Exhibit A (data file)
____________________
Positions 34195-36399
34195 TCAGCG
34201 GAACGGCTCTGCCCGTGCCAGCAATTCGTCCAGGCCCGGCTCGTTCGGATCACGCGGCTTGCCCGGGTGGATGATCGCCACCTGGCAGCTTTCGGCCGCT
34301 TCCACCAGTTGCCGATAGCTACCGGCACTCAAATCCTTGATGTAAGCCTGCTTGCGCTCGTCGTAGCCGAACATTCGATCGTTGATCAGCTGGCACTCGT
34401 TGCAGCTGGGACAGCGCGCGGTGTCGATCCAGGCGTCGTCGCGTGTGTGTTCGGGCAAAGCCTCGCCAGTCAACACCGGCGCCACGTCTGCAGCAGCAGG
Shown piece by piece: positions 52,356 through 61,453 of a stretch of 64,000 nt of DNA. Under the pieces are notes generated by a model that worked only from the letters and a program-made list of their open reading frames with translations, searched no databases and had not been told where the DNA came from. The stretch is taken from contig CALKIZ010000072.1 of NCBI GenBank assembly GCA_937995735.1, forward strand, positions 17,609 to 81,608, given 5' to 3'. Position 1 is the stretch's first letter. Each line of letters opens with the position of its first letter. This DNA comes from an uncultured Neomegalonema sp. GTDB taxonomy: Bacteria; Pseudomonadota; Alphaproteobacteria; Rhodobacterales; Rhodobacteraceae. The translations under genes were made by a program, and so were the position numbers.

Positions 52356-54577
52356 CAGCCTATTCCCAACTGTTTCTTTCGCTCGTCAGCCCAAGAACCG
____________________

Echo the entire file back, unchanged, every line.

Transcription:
Positions 34195-36399
34195 TCAGCG
34201 GAACGGCTCTGCCCGTGCCAGCAATTCGTCCAGGCCCGGCTCGTTCGGATCACGCGGCTTGCCCGGGTGGATGATCGCCACCTGGCAGCTTTCGGCCGCT
34301 TCCACCAGTTGCCGATAGCTACCGGCACTCAAATCCTTGATGTAAGCCTGCTTGCGCTCGTCGTAGCCGAACATTCGATCGTTGATCAGCTGGCACTCGT
34401 TGCAGCTGGGACAGCGCGCGGTGTCGATCCAGGCGTCGTCGCGTGTGTGTTCGGGCAAAGCCTCGCCAGTCAACACCGGCGCCACGTCTGCAGCAGCAGG
Shown piece by piece: positions 52,356 through 61,453 of a stretch of 64,000 nt of DNA. Under the pieces are notes generated by a model that worked only from the letters and a program-made list of their open reading frames with translations, searched no databases and had not been told where the DNA came from. The stretch is taken from contig CALKIZ010000072.1 of NCBI GenBank assembly GCA_937995735.1, forward strand, positions 17,609 to 81,608, given 5' to 3'. Position 1 is the stretch's first letter. Each line of letters opens with the position of its first letter. This DNA comes from an uncultured Neomegalonema sp. GTDB taxonomy: Bacteria; Pseudomonadota; Alphaproteobacteria; Rhodobacterales; Rhodobacteraceae. The translations under genes were made by a program, and so were the position numbers.

Positions 52356-54577
52356 CAGCCTATTCCCAACTGTTTCTTTCGCTCGTCAGCCCAAGAACCG